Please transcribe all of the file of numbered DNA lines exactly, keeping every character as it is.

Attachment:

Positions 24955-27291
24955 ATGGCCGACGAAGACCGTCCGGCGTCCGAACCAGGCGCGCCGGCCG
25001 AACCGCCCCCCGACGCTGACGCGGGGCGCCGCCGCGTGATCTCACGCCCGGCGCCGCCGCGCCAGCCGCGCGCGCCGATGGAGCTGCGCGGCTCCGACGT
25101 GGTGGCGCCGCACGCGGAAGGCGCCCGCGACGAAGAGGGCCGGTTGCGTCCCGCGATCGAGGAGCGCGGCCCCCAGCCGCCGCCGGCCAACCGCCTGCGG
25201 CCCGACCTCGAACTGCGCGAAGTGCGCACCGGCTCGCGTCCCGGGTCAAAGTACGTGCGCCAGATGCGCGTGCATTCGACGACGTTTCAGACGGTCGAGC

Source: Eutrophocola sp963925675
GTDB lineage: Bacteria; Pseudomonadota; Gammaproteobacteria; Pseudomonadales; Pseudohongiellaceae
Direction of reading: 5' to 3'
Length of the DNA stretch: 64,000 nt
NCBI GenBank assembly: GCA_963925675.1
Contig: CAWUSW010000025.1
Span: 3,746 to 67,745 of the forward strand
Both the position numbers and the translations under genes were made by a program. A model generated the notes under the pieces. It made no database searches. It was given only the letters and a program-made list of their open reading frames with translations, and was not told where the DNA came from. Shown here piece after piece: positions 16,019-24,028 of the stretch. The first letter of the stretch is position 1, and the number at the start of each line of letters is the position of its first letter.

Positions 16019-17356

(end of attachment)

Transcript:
Positions 24955-27291
24955 ATGGCCGACGAAGACCGTCCGGCGTCCGAACCAGGCGCGCCGGCCG
25001 AACCGCCCCCCGACGCTGACGCGGGGCGCCGCCGCGTGATCTCACGCCCGGCGCCGCCGCGCCAGCCGCGCGCGCCGATGGAGCTGCGCGGCTCCGACGT
25101 GGTGGCGCCGCACGCGGAAGGCGCCCGCGACGAAGAGGGCCGGTTGCGTCCCGCGATCGAGGAGCGCGGCCCCCAGCCGCCGCCGGCCAACCGCCTGCGG
25201 CCCGACCTCGAACTGCGCGAAGTGCGCACCGGCTCGCGTCCCGGGTCAAAGTACGTGCGCCAGATGCGCGTGCATTCGACGACGTTTCAGACGGTCGAGC

Source: Eutrophocola sp963925675
GTDB lineage: Bacteria; Pseudomonadota; Gammaproteobacteria; Pseudomonadales; Pseudohongiellaceae
Direction of reading: 5' to 3'
Length of the DNA stretch: 64,000 nt
NCBI GenBank assembly: GCA_963925675.1
Contig: CAWUSW010000025.1
Span: 3,746 to 67,745 of the forward strand
Both the position numbers and the translations under genes were made by a program. A model generated the notes under the pieces. It made no database searches. It was given only the letters and a program-made list of their open reading frames with translations, and was not told where the DNA came from. Shown here piece after piece: positions 16,019-24,028 of the stretch. The first letter of the stretch is position 1, and the number at the start of each line of letters is the position of its first letter.

Positions 16019-17356